An escaped prisoner has to prove his innocence to a stuffy law professor with the help of a spirited school teacher.An escaped prisoner has to prove his innocence to a stuffy law professor with the help of a spirited school teacher.An escaped prisoner has to prove his innocence to a stuffy law professor with the help of a spirited school teacher.
The story concerns Cary Grant escaping from jail and hiding out in the summer cottage of middle-aged bachelor law professor, Ronald Colman. Grant's character (named Leopold Dilg, who has a fondness for borscht with an egg in it), was falsely accused of burning down a textile mill. Jean Arthur's local gal vacillates bewteen these two very different men, who, as things turn out, get on quite well with one another. Grant teaches Colman a thing or two about real life, while Colman instructs Grant in the law. The problem is that the gentle professor doesn't know that Grant is in trouble with the law. Things gets awfully complicated near the end, as the story turns melodramatic, not altogether happily, as it had been for the most part up till this time a warm, funny study in character and mistaken identity.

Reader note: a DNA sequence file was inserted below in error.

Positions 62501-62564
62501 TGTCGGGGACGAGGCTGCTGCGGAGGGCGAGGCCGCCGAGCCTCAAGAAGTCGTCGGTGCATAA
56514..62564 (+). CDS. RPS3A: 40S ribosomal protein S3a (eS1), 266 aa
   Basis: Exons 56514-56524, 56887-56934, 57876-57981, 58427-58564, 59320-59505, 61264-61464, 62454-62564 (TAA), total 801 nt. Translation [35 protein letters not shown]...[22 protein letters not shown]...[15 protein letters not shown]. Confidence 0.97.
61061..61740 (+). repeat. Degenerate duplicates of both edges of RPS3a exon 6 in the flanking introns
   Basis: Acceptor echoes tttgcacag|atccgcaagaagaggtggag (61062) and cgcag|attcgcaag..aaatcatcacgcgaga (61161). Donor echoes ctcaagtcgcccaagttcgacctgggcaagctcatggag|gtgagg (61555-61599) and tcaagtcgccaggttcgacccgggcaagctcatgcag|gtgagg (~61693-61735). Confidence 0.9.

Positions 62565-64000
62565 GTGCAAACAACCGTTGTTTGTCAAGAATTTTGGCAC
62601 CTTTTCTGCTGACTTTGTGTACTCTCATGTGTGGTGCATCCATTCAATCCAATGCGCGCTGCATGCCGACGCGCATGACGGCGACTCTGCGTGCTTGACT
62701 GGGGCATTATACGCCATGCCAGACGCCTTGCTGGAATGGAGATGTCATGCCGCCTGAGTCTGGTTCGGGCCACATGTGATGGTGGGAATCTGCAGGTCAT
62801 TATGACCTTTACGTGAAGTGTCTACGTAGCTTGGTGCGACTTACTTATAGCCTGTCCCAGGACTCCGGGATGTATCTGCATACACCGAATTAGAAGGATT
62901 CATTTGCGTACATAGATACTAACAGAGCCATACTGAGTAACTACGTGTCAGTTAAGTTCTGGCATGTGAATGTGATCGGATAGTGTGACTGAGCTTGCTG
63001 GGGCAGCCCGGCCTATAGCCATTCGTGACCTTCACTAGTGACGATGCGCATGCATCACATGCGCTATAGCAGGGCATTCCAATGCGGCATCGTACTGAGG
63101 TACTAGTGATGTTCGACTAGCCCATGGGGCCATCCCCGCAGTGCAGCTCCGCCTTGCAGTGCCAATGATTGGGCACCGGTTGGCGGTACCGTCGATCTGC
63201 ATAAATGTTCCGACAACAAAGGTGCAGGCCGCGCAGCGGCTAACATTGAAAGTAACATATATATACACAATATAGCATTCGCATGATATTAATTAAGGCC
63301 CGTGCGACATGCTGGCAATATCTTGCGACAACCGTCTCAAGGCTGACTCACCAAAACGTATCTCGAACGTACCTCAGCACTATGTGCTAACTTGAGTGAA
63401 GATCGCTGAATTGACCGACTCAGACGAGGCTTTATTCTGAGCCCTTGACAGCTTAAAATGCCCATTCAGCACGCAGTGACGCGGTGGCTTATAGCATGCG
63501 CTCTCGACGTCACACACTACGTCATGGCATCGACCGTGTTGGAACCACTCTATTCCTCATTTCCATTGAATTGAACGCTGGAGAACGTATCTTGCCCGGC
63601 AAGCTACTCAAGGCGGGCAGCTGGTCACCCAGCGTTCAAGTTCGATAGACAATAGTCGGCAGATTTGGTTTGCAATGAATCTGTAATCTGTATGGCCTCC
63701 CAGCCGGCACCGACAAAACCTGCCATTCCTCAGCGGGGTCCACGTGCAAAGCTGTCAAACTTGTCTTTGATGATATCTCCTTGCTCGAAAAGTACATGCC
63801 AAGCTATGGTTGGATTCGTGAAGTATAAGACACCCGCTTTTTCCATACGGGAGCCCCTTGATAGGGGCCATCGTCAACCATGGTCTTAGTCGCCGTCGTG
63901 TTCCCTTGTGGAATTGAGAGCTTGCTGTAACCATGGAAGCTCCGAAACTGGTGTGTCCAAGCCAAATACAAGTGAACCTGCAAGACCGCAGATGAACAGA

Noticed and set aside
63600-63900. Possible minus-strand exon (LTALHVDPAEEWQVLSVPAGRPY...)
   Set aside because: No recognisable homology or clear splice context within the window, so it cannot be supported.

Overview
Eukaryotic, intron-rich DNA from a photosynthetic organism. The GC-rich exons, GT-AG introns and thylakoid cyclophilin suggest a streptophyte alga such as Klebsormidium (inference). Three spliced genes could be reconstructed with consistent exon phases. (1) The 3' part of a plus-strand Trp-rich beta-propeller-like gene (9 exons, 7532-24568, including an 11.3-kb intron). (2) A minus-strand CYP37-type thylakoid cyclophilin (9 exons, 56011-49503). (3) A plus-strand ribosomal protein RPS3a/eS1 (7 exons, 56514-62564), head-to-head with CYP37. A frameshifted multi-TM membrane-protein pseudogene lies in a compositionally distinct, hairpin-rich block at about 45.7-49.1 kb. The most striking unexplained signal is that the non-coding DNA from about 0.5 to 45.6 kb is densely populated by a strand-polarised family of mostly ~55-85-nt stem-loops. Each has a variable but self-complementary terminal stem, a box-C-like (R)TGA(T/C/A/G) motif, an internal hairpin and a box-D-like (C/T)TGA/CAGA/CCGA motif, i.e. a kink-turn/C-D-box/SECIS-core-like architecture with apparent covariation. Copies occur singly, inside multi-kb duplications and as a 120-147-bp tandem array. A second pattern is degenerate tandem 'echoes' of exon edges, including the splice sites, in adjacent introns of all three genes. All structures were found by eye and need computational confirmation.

Overall, the movie is hard to fault. The actors are so engaging and the dialogue so good, one can forgive almost anything. There's a nicely suggested small-town New England feel to the film, which does not caricature Yankee types, as was so often the case at the time, and is most refreshing here. Grant is, as usual, so excellent that one forgets that he is acting, as he manages to suggest working-class origins, genuine intellectual curiosity, and a hint of anger, especially in the eyes, as his performance perfectly sums up what the film is about, without drawing too much attention to itself. A remarkable achievement, for Grant, director Stevens, and everyone involved in this happy production.
- Nov 3, 2001